From: Nolan Stevens
Subject: House Bill 580 Hearing Summary
The Ohio House Transportation, Public Safety and Homeland Security Committee heard sponsor testimony this week from an important bill regarding immigration. The bill’s primary sponsors – Representatives Courtney Combs of Butler County and Matt Lynch of Geauga County – both testified. They also fielded questions from members of the committee. I’ve summarized the hearing below for your information.
First, a reminder: House Bill 580 would require police officers to investigate the immigration status of a detainee if the officer has a “reasonable suspicion” that the individual’s presence in the United States is unauthorized. The bill prohibits the officer from considering “race, color or national origin” in determining reasonable suspicion. If the individual in question presents valid state or federal identification, or papers from a foreign government granting lawful presence in the United States, he or she would be presumed under the legislation to be lawfully present. Finally, the legislation requires each detention facility in the State to designate an official tasked with determining the immigration status of each individual there held before he or she is released.
Representative Combs began testimony by anticipating arguments against the legislation. He said it was “ironic” that “supporters of illegal immigration” would question the bill’s legality on grounds that it prompts profiling – which is itself illegal. Representative Lynch quoted numbers detailing the cost to Ohio taxpayers of undocumented immigrants in the state. He said that Ohio has an estimated undocumented immigrant population of 110,000, and that the cost to Ohio taxpayers is $879 million annually. He said those expenses come from the education, law enforcement, and medical care costs – among others - for undocumented Ohioans. He noted that the largest expense was in educating the undocumented children and the U.S.-born children of undocumented immigrants. He acknowledged that undocumented immigrants in Ohio do pay some taxes – he quoted about $18.8 million annually – but said that that revenue would be much higher if the jobs held by undocumented Ohioans were filled by American citizens. Representative Lynch closed by imploring the Committee to protect the jobs of Ohio citizens.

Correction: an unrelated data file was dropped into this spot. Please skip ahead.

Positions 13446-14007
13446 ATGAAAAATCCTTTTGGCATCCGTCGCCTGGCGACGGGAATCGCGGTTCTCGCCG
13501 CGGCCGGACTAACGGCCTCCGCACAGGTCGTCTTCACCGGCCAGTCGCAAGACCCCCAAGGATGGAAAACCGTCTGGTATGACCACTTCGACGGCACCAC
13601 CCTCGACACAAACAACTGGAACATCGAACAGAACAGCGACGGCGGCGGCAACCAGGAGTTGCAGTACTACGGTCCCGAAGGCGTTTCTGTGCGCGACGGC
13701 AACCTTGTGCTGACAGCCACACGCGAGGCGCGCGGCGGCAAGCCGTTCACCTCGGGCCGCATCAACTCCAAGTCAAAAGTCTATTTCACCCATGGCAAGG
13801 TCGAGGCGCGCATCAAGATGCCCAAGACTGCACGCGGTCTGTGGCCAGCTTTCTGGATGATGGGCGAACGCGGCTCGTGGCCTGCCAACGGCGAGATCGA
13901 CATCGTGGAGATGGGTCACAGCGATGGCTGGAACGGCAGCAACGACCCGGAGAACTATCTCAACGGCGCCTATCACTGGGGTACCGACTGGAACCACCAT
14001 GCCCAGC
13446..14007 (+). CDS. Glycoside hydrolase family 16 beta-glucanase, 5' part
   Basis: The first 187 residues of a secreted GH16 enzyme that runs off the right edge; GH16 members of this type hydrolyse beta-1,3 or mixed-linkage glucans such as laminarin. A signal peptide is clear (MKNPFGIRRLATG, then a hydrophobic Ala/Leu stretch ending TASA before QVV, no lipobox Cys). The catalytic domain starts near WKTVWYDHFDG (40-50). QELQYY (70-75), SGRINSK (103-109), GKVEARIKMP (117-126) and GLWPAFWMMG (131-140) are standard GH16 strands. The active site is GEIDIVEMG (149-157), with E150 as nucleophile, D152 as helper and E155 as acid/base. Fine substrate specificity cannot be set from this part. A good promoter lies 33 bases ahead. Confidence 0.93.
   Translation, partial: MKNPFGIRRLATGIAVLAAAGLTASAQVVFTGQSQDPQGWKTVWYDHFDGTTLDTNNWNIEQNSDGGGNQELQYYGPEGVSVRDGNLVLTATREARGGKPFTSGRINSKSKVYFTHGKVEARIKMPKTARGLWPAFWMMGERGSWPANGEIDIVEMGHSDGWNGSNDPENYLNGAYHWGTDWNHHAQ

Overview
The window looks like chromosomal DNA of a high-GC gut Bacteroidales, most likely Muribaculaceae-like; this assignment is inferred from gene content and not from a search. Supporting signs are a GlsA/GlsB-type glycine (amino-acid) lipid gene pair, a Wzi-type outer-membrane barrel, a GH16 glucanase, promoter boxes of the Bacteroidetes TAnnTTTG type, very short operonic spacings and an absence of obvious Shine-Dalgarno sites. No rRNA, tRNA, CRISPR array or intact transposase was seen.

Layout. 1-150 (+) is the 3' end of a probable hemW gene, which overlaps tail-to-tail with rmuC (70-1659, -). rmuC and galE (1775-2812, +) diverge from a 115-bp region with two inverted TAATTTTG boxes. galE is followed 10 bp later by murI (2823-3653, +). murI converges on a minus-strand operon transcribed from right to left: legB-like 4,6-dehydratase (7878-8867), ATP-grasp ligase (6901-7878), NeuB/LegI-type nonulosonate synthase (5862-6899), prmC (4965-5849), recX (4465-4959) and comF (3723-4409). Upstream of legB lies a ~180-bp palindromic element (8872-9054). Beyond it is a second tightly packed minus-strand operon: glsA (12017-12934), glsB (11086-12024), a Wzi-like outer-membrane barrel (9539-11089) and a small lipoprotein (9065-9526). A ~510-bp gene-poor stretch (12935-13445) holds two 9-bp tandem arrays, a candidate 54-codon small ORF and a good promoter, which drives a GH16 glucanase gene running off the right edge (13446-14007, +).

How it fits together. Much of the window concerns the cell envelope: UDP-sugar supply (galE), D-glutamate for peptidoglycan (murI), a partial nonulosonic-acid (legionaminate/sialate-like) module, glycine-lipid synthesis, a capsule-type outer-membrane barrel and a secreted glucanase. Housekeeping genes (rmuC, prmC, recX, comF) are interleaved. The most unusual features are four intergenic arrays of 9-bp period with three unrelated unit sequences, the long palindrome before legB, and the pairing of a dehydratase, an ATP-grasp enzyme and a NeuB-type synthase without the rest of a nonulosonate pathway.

Representative Robert Hagan began questions by asking if the sponsors had heard of the offense of “D.W.B. - driving while black or brown”. He said the bill asks police officers to accuse people that don’t look like them of being “illegal”. He said that it is impractical to put the burden of determining reasonable suspicion on police officers. He also said that he is a supporter of immigrants – not necessarily illegal immigration. He noted that immigrants come to Ohio for an opportunity for a better life, and noted that his own heritage – and that of everyone in the room – included immigrants.
Representative Combs responded that the sponsors, too, were in favor of immigration – just not illegal immigration. He said he would get on the “bandwagon” to fundamentally change federal immigration law, but in the absence of federal action he believes current immigration laws must be enforced. He said that he indeed had immigrant ancestors, but said that his ancestors immigrated legally and did not bring in “contraband”. He said that there is a sophisticated drug trafficking network from Mexico to Ohio and noted that undocumented immigrants are frequently the traffickers of these drugs. Finally, he purported to assuage fears of profiling by saying that profiling today is not the problem that it was “20 years ago”, and that we should err on the side of the police officers, who frequently give people “breaks”.